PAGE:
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Michał Stryjak, Poznaj Context-Driven Testing

Future Processing
May. 13, 2016
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Michał Stryjak, Poznaj Context-Driven Testing

  1. Context-Driven Testing
  2. HELLO! I’m Michal QA Manager at PiLab, Testing enthusiast, gamer, soon to be a father You can find me at: ● @MStryjak ● michal.stryjak@gmail.com
  3. Place your screenshot here PiLab DataWalk ● Integrate data from multiple sources (internal or external) ● Find hidden or not obvious connections between large datasets ● Gain new insight without SQL knowledge
  4. Agenda ● Why I talk about Context-Driven Testing? ● The beginning ● Principles ● What is Context-Driven Testing? ● Context-Driven vs. ... ● Context-Driven Techniques? ● Hints
  5. Why I talk about Context-Driven Testing?
  6. The beginning ● Roots of CTD can be traced back to 80s’ ● 1999 - Term “Context-Driven Testing” was forged by Cem Kaner, James Bach, Brian Marick, Bret Pettichord ● 2001 - first CDT book was published (Lessons Learned in Software Testing: A Context-Driven Approach)
  7. Principles ● The value of any practice depends on its context ● There are good practices in context, but there are no best practices ● People, working together, are the most important part of any project’s context ● Projects unfold over time in ways that are often not predictable
  8. Principles ● The product is a solution. If the problem isn’t solved, the product doesn’t work ● Good software testing is a challenging intellectual process ● Only through judgment and skill, exercised cooperatively throughout the entire project, are we able to do the right things at the right times to effectively test our products
  9. “Software development is a social activity” Gerald M. Weinberg
  10. What is Context-Driven Testing? Context-driven testers choose their testing objectives, techniques, and deliverables by looking first to the details of the specific situation, including the desires of the stakeholders who commissioned the testing.
  11. What is Context-Driven Testing? The essence of Context-Driven Testing is project- appropriate application of skill and judgment. It declares that the human part of that context is most important, and that good testing is ultimately a matter of skill, not procedure.
  12. What is Context-Driven Testing? Ultimately, Context-Driven Testing is about doing the best we can with what we get. Rather than trying to apply “best practices,” we accept that very different practices will work best under different circumstances.
  13. Context-Driven vs. Agile Agile development models advocate for a customer-responsive, waste-minimizing, humanistic approach to software development and so does context-driven testing. However, context-driven testing is not inherently part of the Agile development movement.
  14. Context-Driven vs. Context-Aware When someone looks to best practices first and to project-specific factors second, that may be context-aware, but not context-driven. Being Context-Driven reaches beyond your job. It affects how you develop yourself and how you contribute to the CDT community. http://www.satisfice.com/blog/archives/1504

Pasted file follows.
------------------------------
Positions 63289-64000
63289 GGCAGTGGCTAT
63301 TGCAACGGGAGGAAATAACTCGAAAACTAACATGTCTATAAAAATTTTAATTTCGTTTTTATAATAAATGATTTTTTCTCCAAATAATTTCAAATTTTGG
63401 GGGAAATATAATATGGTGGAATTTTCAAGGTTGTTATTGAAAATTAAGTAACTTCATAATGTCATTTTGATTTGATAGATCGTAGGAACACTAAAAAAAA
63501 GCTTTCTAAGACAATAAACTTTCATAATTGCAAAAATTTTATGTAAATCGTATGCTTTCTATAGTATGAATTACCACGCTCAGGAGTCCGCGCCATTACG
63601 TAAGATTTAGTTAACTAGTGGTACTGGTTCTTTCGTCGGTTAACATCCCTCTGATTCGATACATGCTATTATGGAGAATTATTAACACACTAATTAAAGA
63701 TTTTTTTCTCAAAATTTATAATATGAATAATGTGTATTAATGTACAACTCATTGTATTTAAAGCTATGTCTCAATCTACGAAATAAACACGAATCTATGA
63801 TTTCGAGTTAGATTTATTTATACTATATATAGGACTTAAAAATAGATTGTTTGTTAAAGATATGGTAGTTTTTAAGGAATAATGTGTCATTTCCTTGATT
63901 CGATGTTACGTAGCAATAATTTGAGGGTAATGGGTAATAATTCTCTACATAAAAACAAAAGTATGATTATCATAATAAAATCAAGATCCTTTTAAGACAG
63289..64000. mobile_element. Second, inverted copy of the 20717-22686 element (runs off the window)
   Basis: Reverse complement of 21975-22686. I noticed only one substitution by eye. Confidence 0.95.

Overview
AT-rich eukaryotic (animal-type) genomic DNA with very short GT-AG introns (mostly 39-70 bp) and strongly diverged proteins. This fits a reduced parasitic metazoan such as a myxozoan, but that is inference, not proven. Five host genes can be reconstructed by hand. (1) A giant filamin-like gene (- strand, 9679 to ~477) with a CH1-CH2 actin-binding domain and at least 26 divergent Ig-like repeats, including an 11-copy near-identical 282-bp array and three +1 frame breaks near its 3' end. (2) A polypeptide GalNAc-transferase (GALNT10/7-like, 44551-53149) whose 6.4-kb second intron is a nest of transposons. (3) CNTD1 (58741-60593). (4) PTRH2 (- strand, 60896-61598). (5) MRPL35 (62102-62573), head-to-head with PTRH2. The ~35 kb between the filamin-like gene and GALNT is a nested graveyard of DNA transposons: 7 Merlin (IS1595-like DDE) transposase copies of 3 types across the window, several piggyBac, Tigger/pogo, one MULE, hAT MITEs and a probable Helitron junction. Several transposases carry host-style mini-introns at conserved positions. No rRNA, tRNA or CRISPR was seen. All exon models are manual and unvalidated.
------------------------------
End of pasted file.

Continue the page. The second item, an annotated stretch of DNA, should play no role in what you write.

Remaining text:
15. Context-Driven Techniques? CDT is an approach, not a technique. Our task is to do the best testing we can under the circumstances–the more techniques we know, the more options we have available when considering how to cope with a new situation. The set of techniques that we need is not just a testing set.
  16. Tester’s toolbox (just to start …) Tester’s syllabus: http://www.satisfice.com/images/testsyllabus.pdf Heuristic Test Strategy Model: http://www.satisfice.com/tools/htsm.pdf The Test Eye Publications: http://thetesteye.com/blog/publications/
  17. Hints ● It is not a testers' job to demand documentation. Good testers work with the information they have, use unofficial documents, and are specific when requesting additional information. ● Testers exist to provide testing-related services. They do not run the development project; they serve the project.
  18. Hints ● The value of testing is determined by whether it provides useful and timely information. ● Test what’s needed, not only things you can ● We don't hide behind the test plan. We learn how to improve testing as we test. ● Different types of defects will be revealed by different types of tests. Tests should become more challenging or should focus on different risks as the app becomes more stable.
  19. Hints ● All oracles are fallible. Even if the product appears to pass your test, it might well have failed it in ways that you (or the automated test program) were not monitoring. ● A tester is a customer advocate. Testers try to understand the customer position and make the best case when they feel it isn't being address.
  20. Hints ● Test artifacts are worthwhile to the degree that they satisfy their stakeholders’ relevant requirements. ● CDT does not say what you should always do or avoid. ● Testers are scientists. They experiment ● Testing is an information-providing service, not a "quality assurance" function.
  21. Sources Sites: http://context-driven-testing.com/, http://www.satisfice.com/, http://kaner.com/, http://developsense.com/ People to follow: James Bach, Cem Kaner, Michael Bolton, Rikard Edgren, Shmuel Gershon, Karen N. Johnson, Rob Lambert ...
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